Another idea whose time has come seems to be recognizing the value and defining the appropriate role of different types of data and evidence at different points in the R&D process - as Arizona State University's Ken Buetow has put it, "how the new evidence fabric can be knit from all the emerging sources (Big Data, PRO data, new infrastructures like CancerLinQ, PCORNet, etc.) that complement the traditional RCT [randomized controlled trial] framework." FDA's Califf - an experienced clinical trialist - has exhibited strong interest in modernizing clinical evidence development with electronic health data and other "real-world evidence" (including patient-reported outcomes), as well as in the appropriate role and conduct of pragmatic trials. FDA's Sentinel post-market surveillance network and PCORNet's comparative effectiveness research infrastructure are exploring ways to integrate their data networks. As Califf has noted, most clinical trials fail to provide the evidence needed to inform medical decision-making in the real world. It's time to build consensus around what data we need to answer important questions throughout the R&D process.

8. Navigating the shoals of election 2016: Find your life jacket
It's hard to believe we have another almost full year of electioneering ahead of us. Can the gridlock-busting momentum behind the House's 21st Century Cures legislation be sustained, or will it fizzle in the Senate? Will the Senate manage to do anything to improve electronic health record interoperability? Might any unfinished business find its way into the "UFA" (user fee agreements) processes? Will drug pricing dominate the presidential platforms, or will others follow Hillary Clinton's lead (on Alzheimer's) and put investment in innovation front and center? The rest of the world has read our playbook on life sciences, and they are steamrolling ahead - will we read the memo we wrote in time? What leadership turnover might be in store at NIH, FDA and Health and Human Services? Lots to keep track of in the coming year, and much to make your voice heard on.

9. "Liking" the future of philanthropy
In 2015 Priscilla Chan and Mark Zuckerberg captured headlines when they announced they would donate 99 percent of their Facebook shares, currently valued at $45 billion, to charity, identifying curing disease as one of their top priorities. Former New York mayor and fellow philanthropist Michael Bloomberg noted, "When it comes to philanthropy, 30 is the new 70." Receiving almost as much attention as the dollar figure was the structure of the "Chan Zuckerberg Initiative" - an LLC, providing more flexibility for and control by the donors and possibly less transparency. As details about the initiative begin to trickle out in 2016, the spotlight will intensify on a conversation that has been going on for some time about the evolution of donors as passive supporters into more active problem-solvers, and about what the right investment tools are to achieve one's philanthropic goals.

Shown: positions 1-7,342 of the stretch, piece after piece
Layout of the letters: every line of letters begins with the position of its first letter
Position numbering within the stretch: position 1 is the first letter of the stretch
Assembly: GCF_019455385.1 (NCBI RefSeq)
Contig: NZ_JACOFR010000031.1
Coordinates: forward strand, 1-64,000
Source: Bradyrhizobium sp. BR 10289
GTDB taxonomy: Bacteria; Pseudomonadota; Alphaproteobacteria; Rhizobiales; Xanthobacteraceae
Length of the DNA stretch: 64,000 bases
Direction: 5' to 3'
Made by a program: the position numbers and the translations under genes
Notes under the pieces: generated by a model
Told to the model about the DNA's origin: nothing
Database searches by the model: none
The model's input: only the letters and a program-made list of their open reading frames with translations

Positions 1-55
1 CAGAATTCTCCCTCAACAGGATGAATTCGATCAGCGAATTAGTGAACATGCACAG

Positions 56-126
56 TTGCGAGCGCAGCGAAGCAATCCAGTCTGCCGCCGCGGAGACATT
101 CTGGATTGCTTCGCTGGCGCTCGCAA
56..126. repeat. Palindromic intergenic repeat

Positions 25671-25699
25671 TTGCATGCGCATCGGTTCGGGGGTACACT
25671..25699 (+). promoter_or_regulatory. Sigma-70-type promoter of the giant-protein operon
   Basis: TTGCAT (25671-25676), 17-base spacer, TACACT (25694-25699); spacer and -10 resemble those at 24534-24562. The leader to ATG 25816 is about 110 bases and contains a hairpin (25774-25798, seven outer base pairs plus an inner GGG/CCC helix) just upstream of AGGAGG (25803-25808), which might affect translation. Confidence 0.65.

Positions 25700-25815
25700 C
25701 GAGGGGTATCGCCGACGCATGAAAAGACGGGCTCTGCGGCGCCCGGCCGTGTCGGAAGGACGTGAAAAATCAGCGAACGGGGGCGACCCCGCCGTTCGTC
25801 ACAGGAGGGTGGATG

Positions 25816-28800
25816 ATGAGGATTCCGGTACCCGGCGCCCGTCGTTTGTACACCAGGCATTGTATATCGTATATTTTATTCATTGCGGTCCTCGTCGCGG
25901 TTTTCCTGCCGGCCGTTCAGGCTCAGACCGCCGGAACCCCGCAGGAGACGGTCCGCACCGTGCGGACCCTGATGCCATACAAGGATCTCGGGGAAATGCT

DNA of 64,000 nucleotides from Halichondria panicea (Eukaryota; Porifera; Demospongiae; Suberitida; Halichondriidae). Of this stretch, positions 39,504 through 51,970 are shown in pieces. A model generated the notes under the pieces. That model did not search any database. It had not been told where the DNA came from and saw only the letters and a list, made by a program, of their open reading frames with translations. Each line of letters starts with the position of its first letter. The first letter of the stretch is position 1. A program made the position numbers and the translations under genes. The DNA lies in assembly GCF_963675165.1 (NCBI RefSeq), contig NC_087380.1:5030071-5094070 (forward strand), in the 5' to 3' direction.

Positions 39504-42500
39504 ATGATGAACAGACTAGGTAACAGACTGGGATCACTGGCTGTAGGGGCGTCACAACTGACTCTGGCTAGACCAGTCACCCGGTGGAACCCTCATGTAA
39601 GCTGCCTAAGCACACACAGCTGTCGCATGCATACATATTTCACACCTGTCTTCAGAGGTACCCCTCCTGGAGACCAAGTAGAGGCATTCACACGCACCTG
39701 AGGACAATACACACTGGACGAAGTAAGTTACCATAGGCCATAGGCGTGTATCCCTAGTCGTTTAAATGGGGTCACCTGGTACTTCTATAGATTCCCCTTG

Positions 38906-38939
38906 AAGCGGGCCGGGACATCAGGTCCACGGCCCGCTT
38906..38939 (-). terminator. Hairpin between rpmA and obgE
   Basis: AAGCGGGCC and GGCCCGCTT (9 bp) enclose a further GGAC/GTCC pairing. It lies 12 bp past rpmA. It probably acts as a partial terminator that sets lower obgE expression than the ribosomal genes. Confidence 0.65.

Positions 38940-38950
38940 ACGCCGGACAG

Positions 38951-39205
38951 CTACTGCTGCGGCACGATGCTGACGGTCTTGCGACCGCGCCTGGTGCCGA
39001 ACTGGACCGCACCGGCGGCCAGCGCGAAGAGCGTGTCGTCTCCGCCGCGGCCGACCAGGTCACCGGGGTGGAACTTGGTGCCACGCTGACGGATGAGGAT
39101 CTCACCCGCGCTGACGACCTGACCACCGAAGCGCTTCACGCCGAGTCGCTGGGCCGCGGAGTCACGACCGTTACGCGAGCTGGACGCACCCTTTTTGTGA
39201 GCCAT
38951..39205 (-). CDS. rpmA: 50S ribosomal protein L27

10. The research-industrial complex is ripe for disruption
Ten years into FasterCures' existence, it finally feels like this is not a fanciful statement. Science and technology are driving it, patients are driving it, data are driving it and big federal priorities like the Precision Medicine Initiative will require it. Silicon Valley is driving it (finally): Google (Verily, Calico), Apple, Intel and 23andMe are significant players in R&D now, and philanthropists like Zuckerberg, Sergey Brin, et.al., are asserting their influence and bringing tech industry ideas and approaches to the party. Even Samsung is making biosimilars. Now what can we do to harness the potential and fly like an eagle towards cures? This is where the excitement will be in 2016. Can the research establishment keep up? What's your next move so you aren't left behind?